In the Convict records Terence's occupation was listed as a gent's servant and was aged 20 at the time he was sentenced. He was a Roman Catholic and was illierate.His physical characteristics were as follows: height 5ft 5 and a quarter inches; black whiskers; dark brown hair; a large nose; grey eyes and his left leg showed  2 scars  and his right leg one scar from  being 'ironed'. 

 Once Terence  arrived at the colony he must have behaved himself because he was issued with a ticket of leave on 17 March 1846. In the Baptism Records  of 1860 a female baby by the name of Rosa  Lynch was registered. The baby is listed as the  eldest of  four progeny  that Terence Lynch sired  with a woman  going by the name of Mary Sullivan . Their relationship was officially in listed in the. Colonial Tasmanian Family Links Details..

  Now I shall proceed to identify my other convict forebear: James Clarke who adopted the pseudonym James Cleary at his trial. He came from County Cavan in Ireland. In the Convict Records he is listed as no.21157. He was tried for bygamy in Dublin on 24 October 1846 and was sentenced to seven years for being married to two women. He arrived on the Pestongee Bomanjee vessel on 2 January 1949. His religion was listed as Roman Catholic. By trade he was an engine smith, could read and write and was 28 years old. His height was five feet 10 and a quarter inches, had a fair complexion, with light brown hair and reddish whiskers and grey eyes.Later, he changd his name to James Lloyd Cleary.

  At this stage I conjecture that his appearance and manner resembles that of my ghostly visitor back in 1993. In Tasmania James Lloyd Cleary began a relationship with Emily Ann Bonney. They produced five children: three boys and two girls. Their eldest son William James was born in Hobart in 1855.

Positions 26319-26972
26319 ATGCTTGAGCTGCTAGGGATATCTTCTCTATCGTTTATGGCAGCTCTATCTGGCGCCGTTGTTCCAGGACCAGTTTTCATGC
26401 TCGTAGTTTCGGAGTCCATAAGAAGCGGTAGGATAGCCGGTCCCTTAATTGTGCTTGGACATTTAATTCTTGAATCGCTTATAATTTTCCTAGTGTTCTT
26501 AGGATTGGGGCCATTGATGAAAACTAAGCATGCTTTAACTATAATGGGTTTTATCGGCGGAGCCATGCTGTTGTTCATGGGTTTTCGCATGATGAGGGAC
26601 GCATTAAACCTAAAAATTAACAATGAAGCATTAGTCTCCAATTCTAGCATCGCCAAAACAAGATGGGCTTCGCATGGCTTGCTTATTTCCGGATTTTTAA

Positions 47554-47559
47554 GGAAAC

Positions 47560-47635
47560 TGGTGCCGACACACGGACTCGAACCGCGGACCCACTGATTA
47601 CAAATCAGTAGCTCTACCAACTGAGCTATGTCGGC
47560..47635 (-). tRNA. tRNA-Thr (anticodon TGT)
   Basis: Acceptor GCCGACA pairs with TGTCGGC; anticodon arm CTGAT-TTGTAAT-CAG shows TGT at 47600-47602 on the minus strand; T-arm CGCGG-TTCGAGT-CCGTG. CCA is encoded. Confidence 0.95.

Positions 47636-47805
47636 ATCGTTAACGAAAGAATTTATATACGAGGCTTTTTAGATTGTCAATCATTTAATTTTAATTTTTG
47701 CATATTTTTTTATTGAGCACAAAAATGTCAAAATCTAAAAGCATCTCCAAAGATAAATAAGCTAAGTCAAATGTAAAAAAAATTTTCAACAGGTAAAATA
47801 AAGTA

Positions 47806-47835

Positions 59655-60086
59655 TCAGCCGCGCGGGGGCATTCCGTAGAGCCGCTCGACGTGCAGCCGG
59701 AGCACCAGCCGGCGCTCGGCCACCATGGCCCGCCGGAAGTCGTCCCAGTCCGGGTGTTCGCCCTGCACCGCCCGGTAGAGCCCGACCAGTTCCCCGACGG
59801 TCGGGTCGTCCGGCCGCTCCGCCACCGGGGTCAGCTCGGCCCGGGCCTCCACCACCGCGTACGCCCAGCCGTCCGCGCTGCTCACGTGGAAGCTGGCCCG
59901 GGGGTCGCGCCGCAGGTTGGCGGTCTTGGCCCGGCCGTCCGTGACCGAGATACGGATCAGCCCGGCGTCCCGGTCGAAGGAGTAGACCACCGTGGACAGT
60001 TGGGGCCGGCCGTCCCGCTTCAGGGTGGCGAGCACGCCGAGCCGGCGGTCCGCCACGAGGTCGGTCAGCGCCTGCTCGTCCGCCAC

In 1891 he married Rosa Helena Lynch  (my great-grandmother) at the Church of St. Matthias in Sydney. I gather that that James Cleary  and Terence Lynch were builders who worked in Hobart. They must have worked together on various sites and formed a strong bond with each other. James Lloyd Cleary produced six children from their union. They preferred to live in Sydney than return to Tasmania.

 My grandmother, Violet Tasma Cleary was born on 29 December 1894. She married John Joseph Lee on 28 January 1914. Their only child - a daughter was named Violet May Lee was born on 2 May 1914.

 From the snippets I have gleaned my grandmother Violet was stigmatised by her in-laws  for not being raised Catholic and also for having  convict ancestry (her in-laws came to Sydney as free settlers.) My late mother never told us children about her convict ancestry but when I informed her a few years before her death she faked surprise. Nontheless her life was affected by the tragic consequences of the convict stain - especially in her primary school years.

 Nowadays most Autralians are proud of their convict ancestry and actually boast about in conversation. I am honoured to be a fourth-generation Australian. My forebears can be proud : their struggles did not go in vain. What an infinite pleasure it is to be living  in Tasmania discovering at last my family's convict connections with this jewel of an island. As for the dream: I am still puzzled by it but do appreciate it led me to undertake family history research on the maternal side of my family.  There  was a common thread - afterall.







Web Site The Common Thread